Case Study Of Diagnosed Depression Patient
A female patient is a diagnosed depression patient who needs to restart on medications. Her major symptoms are lack of interest in her usual activities and some anxiety associated with her workplace stress, but she denies issues of sleep disturbance and overeating. These were issues when she was diagnosed as depressed 2 years ago. She received a selective serotonin reuptake inhibitor (SSRI) medication, Paxil, at that time. She is reluctant to take them again because she had an onset syndrome that she had not been warned about. She admits she did not do very well on it because the MD took a slow and watchful approach to altering her medications. She also had a “rough time” when she decided to stop taking it after 2 years. She read an article that said timelines for depression medication therapy have changed and she has some questions about this.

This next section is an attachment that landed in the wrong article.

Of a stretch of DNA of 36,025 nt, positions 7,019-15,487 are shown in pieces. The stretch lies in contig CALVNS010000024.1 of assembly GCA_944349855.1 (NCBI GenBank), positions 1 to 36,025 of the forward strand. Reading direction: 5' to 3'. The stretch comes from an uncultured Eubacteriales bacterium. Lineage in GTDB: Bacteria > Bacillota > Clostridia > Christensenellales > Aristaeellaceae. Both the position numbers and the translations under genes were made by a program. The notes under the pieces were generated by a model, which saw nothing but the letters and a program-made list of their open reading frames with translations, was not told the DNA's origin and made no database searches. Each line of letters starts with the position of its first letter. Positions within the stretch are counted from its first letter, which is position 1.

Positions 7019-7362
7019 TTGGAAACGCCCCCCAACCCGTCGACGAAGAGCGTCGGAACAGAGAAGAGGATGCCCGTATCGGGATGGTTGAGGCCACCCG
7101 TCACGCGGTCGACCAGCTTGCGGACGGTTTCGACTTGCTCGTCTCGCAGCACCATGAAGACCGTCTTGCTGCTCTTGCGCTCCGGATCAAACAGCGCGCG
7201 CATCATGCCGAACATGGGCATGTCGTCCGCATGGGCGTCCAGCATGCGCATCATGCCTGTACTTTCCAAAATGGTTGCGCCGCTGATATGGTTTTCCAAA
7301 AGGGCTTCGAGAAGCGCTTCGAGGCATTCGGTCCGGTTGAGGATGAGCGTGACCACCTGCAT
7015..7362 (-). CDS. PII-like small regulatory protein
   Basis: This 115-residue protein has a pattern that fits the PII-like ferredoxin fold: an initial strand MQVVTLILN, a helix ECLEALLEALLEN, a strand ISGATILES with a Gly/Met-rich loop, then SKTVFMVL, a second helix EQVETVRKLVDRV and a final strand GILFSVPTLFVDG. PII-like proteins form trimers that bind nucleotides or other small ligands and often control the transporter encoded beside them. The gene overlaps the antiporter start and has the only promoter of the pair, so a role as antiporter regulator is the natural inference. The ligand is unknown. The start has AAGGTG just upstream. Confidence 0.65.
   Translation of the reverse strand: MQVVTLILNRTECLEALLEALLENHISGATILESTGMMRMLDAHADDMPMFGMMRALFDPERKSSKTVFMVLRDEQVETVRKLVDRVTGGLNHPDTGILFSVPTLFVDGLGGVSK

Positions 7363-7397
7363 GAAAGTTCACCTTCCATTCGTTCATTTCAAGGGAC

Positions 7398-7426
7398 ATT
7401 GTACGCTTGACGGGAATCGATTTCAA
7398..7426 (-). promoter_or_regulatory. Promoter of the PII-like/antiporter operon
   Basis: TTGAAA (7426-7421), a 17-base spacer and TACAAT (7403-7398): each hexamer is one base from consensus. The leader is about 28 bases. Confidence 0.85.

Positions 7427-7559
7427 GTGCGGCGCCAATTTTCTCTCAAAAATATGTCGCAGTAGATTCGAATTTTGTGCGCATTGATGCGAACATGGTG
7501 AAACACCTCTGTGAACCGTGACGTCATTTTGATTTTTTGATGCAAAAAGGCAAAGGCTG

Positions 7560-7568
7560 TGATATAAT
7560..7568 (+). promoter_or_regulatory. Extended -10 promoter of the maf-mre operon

Her first question is whether she will have “onset” syndrome for her new SSRI prescription of citalopram and, if so, how long would it last?
She needs clarification on what the term self-limiting means.
The patient then asks about the internet article about the newer approach behind aggressively moving dosage levels higher at a rapid pace (unlike the slow and cautious approach she had previously).
She wants to know how long she is expected to stay on the higher dose prior to thinking about tapering them off.
She, however, is a patient who has a return to a depressive state after one failed taper. How long should the next regimen last? If remission is not achieved within 2 to 3 months of restarting therapy, what should occur? Case Study Of Diagnosed Depression Patient
Complaint: Itchy red hands
A 32-year-old nurse presents to clinic with a 2 week history of worsening redness, dryness, and rash on her hands. They recently graduated from nursing school and has started working on a medical-surgical unit. The patient washes hands multiple times a day and has noticed the dryness and redness has worsened during the winter months.
Assessment: The skin on the patient’s hands is red, dry, scaly, and excoriated, consistent with hand dermatitis.
What would be the initial plan of care for this patient with hand dermatitis?
What education would be provided to prevent further hand dermatitis? Case Study Of Diagnosed Depression Patient